TORONTO — Considering the early-season play of Friday night’s opposition — the 6-12 Washington Wizards — the Toronto Raptors shouldn’t have had to work as hard as they did for their NBA-best 16th victory.
Washington’s reputation preceded them. Most Wizards possessions looked as dysfunctional as the team’s practice sessions apparently are. John Wall ran the court and defended with the urgency of a stoned fast food franchise employee. On two separate occasions in the first half, five Wizards defenders watched as Kawhi Leonard carried the ball up the floor and just kept on going straight to the rim, where he looked almost bored finishing a completely uncontested dunk.
The only reason the final score — 125-107 for you know who — even appears somewhat competitive is because the Raptors spent a good amount of the evening playing some of their most ineffective defence of the season. Meanwhile, Bradley Beal spent a good amount of his minutes playing like he was trying to convince another team to liberate him from Washington.
Uninspiring nights from Pascal Siakam, who had trouble getting anything started, and Jonas Valanciunas, who was a minus-4 over 18 minutes in a game his team won by nearly 20, didn’t help. Neither did the Raptors’ tendency to fall into extended lulls in the middle quarters, coughing up large leads and letting the Wizards back into a game they had little business being in.
“It’s a little frustrating,” said Raptors head coach Nick Nurse. “We played some really dominant basketball for stretches. But it’s streaky a bit, right? We want to extend our consistent play — extend that out longer. But the times where we’re not playing that well, it can’t be so underneath average. The times that we’re not playing that well, we’ve go to stay as close to average as we can. Because you’re not going to play great for 48 minutes.”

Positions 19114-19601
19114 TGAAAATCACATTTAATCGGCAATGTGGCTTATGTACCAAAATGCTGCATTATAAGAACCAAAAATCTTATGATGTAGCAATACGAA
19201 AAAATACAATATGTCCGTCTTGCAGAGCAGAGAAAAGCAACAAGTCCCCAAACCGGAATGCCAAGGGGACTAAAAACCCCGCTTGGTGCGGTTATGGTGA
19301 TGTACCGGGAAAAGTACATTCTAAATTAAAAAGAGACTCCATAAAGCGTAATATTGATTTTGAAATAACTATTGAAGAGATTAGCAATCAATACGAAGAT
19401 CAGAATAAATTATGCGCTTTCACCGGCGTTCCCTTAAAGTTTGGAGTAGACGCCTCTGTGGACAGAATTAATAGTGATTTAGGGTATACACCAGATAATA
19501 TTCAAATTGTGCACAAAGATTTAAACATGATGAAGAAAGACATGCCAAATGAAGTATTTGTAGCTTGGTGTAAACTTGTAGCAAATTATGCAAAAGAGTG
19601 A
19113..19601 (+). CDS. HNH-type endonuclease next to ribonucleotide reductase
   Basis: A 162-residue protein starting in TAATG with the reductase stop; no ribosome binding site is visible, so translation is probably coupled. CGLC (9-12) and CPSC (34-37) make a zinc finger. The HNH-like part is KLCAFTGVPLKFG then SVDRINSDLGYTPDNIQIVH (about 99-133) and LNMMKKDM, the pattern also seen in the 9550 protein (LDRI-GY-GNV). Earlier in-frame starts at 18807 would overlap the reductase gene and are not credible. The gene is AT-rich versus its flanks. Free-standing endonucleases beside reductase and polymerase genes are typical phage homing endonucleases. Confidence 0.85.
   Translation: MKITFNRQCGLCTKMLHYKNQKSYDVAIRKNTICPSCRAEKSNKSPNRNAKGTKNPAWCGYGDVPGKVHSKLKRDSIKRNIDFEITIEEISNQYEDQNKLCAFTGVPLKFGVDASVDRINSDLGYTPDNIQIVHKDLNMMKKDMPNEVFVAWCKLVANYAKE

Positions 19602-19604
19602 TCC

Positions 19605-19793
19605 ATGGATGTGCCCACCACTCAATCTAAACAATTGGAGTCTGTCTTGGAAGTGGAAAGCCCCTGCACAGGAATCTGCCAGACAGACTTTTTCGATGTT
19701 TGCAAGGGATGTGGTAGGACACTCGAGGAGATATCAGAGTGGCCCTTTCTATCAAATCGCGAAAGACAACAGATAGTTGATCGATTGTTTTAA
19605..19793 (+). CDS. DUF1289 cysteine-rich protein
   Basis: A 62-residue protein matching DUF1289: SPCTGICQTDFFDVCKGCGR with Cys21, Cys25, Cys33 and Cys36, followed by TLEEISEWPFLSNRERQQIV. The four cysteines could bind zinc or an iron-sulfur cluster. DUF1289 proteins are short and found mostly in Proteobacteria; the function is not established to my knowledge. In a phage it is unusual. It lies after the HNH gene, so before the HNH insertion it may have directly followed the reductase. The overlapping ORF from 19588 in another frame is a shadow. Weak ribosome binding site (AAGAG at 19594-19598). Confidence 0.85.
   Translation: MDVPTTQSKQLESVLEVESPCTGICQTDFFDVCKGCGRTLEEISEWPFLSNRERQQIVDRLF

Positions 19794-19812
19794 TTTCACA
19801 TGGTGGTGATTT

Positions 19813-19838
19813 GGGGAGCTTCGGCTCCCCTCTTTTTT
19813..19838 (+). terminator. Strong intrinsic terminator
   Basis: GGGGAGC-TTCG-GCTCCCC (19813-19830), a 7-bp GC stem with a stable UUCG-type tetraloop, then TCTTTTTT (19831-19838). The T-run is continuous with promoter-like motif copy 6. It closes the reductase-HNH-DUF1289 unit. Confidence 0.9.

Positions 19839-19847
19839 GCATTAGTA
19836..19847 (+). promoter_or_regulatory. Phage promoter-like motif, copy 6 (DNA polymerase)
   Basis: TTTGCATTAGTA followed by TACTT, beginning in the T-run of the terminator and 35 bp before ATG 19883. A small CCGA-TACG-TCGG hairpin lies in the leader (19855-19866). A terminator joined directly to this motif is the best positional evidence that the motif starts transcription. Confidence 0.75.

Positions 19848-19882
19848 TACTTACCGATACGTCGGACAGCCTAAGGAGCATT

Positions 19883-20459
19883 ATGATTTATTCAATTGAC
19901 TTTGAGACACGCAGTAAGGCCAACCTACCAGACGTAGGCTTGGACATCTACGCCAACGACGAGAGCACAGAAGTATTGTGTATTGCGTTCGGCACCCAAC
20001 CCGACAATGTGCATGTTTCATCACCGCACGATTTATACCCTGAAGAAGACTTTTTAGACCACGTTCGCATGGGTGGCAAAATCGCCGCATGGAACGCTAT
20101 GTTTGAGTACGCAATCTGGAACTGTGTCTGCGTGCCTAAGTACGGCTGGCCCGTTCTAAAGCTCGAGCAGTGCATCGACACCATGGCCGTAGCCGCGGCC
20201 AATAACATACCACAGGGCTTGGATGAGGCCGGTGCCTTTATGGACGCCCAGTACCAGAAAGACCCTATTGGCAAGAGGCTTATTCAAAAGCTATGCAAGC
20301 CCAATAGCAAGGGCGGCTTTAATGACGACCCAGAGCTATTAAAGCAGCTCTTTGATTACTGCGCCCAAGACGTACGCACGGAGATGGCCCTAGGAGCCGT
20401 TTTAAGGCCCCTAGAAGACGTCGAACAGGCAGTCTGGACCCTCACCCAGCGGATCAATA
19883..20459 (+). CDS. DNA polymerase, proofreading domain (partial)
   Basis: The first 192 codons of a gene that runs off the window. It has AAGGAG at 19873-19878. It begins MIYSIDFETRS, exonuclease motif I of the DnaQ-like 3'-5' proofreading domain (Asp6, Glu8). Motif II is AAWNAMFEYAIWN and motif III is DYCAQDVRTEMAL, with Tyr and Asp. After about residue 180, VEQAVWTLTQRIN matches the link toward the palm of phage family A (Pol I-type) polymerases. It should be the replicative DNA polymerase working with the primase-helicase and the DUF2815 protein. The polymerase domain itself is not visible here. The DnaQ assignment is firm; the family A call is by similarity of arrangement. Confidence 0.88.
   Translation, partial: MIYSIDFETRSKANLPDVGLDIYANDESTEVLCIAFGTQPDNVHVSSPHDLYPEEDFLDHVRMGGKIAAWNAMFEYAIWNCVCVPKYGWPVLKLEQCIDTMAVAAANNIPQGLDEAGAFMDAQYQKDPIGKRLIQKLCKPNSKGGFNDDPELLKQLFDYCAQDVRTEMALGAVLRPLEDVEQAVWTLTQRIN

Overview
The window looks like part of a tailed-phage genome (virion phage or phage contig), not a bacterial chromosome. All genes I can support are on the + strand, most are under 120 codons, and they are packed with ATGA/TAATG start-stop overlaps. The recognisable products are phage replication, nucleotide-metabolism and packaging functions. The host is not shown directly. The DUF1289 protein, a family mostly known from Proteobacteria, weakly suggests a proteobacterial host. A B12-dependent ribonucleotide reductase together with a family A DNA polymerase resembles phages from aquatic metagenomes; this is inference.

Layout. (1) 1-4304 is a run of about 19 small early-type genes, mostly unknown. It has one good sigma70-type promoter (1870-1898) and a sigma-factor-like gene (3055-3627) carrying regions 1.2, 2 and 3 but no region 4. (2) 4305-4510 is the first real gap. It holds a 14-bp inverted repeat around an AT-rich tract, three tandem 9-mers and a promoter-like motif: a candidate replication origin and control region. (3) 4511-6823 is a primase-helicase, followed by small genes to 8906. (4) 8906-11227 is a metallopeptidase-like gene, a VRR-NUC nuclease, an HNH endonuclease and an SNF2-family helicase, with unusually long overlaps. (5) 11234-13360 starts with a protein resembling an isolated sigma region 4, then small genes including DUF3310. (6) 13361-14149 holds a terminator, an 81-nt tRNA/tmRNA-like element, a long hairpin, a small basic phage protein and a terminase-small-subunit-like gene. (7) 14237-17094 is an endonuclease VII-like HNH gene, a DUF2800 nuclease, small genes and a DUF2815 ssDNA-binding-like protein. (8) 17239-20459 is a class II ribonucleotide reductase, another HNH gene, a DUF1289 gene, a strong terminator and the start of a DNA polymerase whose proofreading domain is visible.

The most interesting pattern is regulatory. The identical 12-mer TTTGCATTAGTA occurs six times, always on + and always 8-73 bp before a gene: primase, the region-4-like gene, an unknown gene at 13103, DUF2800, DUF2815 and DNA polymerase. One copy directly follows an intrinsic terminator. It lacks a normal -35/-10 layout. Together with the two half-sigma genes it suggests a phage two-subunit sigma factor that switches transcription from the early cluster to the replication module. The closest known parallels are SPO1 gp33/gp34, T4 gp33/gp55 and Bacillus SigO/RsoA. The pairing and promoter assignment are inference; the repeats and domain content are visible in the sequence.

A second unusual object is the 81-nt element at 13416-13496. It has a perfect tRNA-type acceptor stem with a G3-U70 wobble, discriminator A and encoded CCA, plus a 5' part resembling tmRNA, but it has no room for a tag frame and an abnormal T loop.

No, you are not. But when the Raptors play the NBA’s best teams, ones that operate with a much higher level of interest than the Wizards seem to be, they can’t afford to lapse as severely as they have been. They can’t afford to cough up 15-point leads. They can’t afford to let teams open the second half on 9-0 runs.
“There was a stretch there, in the first half especially, when we sent them to the free-throw line. And then we just didn’t come out and play at the start of the second half,” Nurse said. “There was some stretches where they had a whole bunch of wide-open looks one after another. They didn’t make some of them. We got very fortunate on that.”
And due to those stretches, the Raptors had to try a great deal harder than they should have. Kyle Lowry had to go soaring into the first row of seats beneath his basket to save an air-balled three-pointer from Leonard, sending it all the way back to the top of the arc and keeping alive a possession that eventually resulted in a Serge Ibaka three.
Fred VanVleet had to hit an extremely deep catch-and-shoot three at the end of a broken possession, releasing the ball with 0.3 seconds remaining on the shot clock. OG Anunoby, who hadn’t played in a week, had to go on a personal mini-run as the game hung in the balance after halftime, scoring seven of his 15 points in a plus-9 third quarter.
And maybe all that hard work isn’t such a bad thing. The Raptors will be a quarter of the way through their season come Sunday night, and it’s worth remembering they’re still determining an identity. Chemistry and cohesion takes time. Challenging nights can be formative.
“To last in a season, you’ve got to be even-keeled throughout the whole game. Never too down, never too high,” said Leonard, who scored 27 on 12-of-22 shooting. “We’re playing well. But I still think we can get better. The whole lineup hasn’t been in. Guys have been out.”
Leonard — who contributed his fifth double-double in 14 games as a Raptor Friday — is still regaining his sea legs after missing nearly an entire season. Nurse is still figuring out how to best deploy his hot-and-cold bench. Danny Green is just beginning to show how valuable he can be. The Raptors are playing plus-10.9 basketball with Green on the court, and minus-2.5 with him off of it.
It’s a work in progress, which is why a night like Friday can be a good thing. It can be learned from. It also started a game-every-other-day run the Raptors will be on through the middle of December, which will include dates with some very good teams: Memphis, Philadelphia, Milwaukee, Golden State twice. Friday should have been easy. The next few weeks shouldn’t. We’ll see how hard the Raptors have to work during it.
“I feel like it’s going to be good for us, just so we can get in a rhythm,” Leonard said of Toronto’s upcoming schedule. “I think this is a time we can gel as a team.”